Improvements In Flu Surveillance Goal Of Meeting
By Cheryl Pellerin
Improvements in Flu Surveillance Network Goal of Geneva Meeting
Strengthening procedures for sharing samples of potentially pandemic viruses and increasing developing-nation access to the resulting vaccines were the focus of an international meeting hosted by the World Health Organization (WHO) in Geneva November 20-23.
The World Health Organization (WHO)Intergovernmental Meeting on Pandemic Influenza Preparedness: Sharing of Influenza Viruses and Access to Vaccines and other Benefits, drew an estimated 300 attendees, including about 100 member-state delegations, representatives from international organizations and invited experts.
The meeting was the fifth large gathering in 2007 on the topic. Attendees agreed that countries will share viruses with WHO while a detailed framework for sharing flu samples and benefits is developed.
The question of benefits for developing nations gained prominence in January when Indonesia -- which has confirmed 113 human cases of avian flu, 91 of them fatal -- announced it would stop sharing avian flu samples with WHO because it was unfair for rich countries to use the samples to develop vaccines that poorer nations could not afford to buy.
Despite its stated refusal to share viruses, Indonesia sent three respiratory specimens from two patients to the WHO Collaborating Centre in Tokyo in May and sent three more specimens in August to the WHO Collaborating Centre at the U.S. Centers for Disease Control and Prevention, according to WHO spokesman Gregory Hartl. H5N1 was confirmed in all the samples, and isolation of the virus was successful for at least one.
GLOBAL FLU SURVEILLANCE
"The world needs the [WHO] Global Influenza Surveillance Network [GISN] as a predictable, reliable and efficient system for sharing human influenza virus samples, seasonal and pandemic, to analyze and monitor the threat, undertake additional research and produce vaccines," Ambassador John Lange, the U.S. State Department's special representative on avian and pandemic influenza, told USINFO after the meeting.
The GISN, established in 1952, is a global alert mechanism for seasonal flu and emerging flu viruses with pandemic potential. Its main components are national influenza centres, which sample patients with flu-like illnesses and submit samples to WHO collaborating centres for genetic analyses.
Flu vaccines must be updated often because flu viruses constantly evolve. Only a vaccine whose virus strains match the circulating flu viruses will protect people efficiently from disease and death. Since 2003, some 335 people worldwide have been infected with the avian flu virus H5N1 and 206 have died.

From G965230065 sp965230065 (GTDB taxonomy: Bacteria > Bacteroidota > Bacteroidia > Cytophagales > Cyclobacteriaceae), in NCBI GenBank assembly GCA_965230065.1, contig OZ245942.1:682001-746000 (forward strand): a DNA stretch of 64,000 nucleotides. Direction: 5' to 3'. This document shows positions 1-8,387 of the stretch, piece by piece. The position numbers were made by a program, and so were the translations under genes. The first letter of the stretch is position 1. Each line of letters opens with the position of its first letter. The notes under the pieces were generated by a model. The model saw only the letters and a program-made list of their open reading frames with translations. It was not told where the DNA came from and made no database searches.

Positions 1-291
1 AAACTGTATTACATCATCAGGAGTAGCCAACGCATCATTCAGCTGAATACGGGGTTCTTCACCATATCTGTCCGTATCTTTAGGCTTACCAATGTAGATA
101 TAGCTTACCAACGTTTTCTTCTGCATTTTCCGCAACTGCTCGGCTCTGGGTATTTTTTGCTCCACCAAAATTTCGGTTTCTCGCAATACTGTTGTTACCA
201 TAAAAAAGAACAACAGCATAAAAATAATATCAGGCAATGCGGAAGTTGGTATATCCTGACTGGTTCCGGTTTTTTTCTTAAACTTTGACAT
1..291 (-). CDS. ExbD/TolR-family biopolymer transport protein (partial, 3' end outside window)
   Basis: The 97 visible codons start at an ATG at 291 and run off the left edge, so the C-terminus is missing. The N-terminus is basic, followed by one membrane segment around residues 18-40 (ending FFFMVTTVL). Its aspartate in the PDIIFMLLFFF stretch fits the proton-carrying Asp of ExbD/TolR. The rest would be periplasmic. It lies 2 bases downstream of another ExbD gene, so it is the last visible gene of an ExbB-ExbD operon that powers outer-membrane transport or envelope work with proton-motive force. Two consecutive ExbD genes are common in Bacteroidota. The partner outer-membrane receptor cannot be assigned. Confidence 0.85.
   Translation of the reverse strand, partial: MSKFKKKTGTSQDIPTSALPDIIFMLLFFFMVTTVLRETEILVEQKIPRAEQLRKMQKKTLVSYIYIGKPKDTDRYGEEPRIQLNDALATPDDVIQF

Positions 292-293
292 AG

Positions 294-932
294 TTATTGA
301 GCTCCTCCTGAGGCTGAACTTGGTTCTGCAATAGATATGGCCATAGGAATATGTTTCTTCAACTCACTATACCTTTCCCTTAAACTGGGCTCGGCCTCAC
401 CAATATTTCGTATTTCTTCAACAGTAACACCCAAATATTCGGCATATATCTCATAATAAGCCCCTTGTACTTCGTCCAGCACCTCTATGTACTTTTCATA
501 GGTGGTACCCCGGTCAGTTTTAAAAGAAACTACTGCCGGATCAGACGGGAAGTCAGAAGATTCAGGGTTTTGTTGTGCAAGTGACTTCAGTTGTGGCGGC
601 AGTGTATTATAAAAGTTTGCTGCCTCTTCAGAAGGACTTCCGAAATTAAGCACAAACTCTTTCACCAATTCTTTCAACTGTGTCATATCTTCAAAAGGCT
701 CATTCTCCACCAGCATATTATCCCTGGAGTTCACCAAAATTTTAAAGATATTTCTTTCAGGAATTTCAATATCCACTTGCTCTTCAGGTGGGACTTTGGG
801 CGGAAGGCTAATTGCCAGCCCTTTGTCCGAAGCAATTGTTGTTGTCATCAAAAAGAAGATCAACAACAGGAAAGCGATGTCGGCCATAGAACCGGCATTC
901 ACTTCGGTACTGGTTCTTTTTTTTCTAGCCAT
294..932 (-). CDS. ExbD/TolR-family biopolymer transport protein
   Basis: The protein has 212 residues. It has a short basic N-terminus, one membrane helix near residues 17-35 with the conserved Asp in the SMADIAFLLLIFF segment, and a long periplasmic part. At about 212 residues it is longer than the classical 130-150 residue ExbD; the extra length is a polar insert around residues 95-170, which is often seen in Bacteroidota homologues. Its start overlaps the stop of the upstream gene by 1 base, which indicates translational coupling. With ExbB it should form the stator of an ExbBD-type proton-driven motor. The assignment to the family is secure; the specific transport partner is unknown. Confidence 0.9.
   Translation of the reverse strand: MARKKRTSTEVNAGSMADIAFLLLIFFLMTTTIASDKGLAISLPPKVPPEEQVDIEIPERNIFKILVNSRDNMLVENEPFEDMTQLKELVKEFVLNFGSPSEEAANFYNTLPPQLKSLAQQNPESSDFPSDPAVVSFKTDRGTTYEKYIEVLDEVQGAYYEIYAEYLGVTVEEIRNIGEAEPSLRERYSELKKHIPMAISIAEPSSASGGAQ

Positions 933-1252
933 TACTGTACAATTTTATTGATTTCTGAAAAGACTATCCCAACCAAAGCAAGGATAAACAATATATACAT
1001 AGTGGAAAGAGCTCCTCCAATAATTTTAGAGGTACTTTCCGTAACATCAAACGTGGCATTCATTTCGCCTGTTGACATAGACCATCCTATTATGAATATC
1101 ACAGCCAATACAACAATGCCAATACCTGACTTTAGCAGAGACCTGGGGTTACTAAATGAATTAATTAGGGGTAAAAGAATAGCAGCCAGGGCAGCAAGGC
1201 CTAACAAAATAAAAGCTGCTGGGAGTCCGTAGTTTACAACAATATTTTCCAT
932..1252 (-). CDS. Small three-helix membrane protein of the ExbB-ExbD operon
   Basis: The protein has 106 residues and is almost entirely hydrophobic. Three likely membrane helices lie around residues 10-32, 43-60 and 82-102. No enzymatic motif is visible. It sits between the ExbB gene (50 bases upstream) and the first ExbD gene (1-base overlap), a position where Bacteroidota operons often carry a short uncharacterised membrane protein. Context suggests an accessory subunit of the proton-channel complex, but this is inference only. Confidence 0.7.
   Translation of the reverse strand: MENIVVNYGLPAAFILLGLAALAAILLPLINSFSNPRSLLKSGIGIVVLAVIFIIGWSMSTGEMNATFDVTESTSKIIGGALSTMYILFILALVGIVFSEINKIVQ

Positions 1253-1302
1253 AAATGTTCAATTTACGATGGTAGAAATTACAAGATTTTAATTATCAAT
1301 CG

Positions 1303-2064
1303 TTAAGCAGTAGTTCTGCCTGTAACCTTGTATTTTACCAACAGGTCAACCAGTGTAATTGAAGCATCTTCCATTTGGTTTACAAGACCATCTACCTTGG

The first flu virus network was established in 1947, a year before WHO became fully operational. At that time, flu surveillance had three public health justifications: successful vaccination against flu depends on knowledge of circulating viruses, continuous vigilance is needed to detect new and potentially dangerous strains as early as possible and epidemiological reports can be interpreted correctly only in terms of laboratory studies of viruses.
The justifications still hold today, according to WHO Director-General Margaret Chan.
"The present situation gives us an opportunity to take a hard look at the way a surveillance system, established in 1947, operates," she added. "Some weaknesses have been revealed."
The weaknesses, Chan said November 20, "must not be allowed to undermine implementation of the International Health Regulations, or diminish the significance of the obligations they place on member states, in the interest of global health security."
In May, the WHO World Health Assembly (WHA) passed resolution 60.28, which outlines the flow of activities designed to ensure that countries received the benefits they felt they would need from virus sharing.
Singapore hosted the first meeting in that process; the intergovernmental meeting in Geneva was second and will reconvene -- probably in Geneva -- in 2008.
In the meantime, according to meeting documents not yet officially approved by delegates, the meeting chair -- Jane Halton of Australia -- will convene a working group with balanced representation from member states that will meet in Geneva (dates to be determined) to consider virus sharing and benefit issues in advance of WHA 2008.
An unapproved meeting document acknowledges that there has been "a breakdown of trust in this essential system of international collaboration and collective action," and that "the current system does not deliver the desired levels of fairness, transparency and equity."
To improve the network's transparency, Lange said, WHO member states asked Director-General Chan to move forward on two immediate measures -- a "traceability" mechanism to track the H5N1 virus and other potentially pandemic human viruses that are shared with GISN, and an advisory group appointed by the director-general to monitor and advise on strengthening the network.
"We call on all countries to share virus samples freely," Lange said, "without encumbrances, for the benefit of global public health."
"Vulnerability is universal," Chan said. "A pandemic will, by its very nature, reach every corner of the Earth and it will do so within a matter of months. ... In terms of the risk of disease, we really are all in the same boat."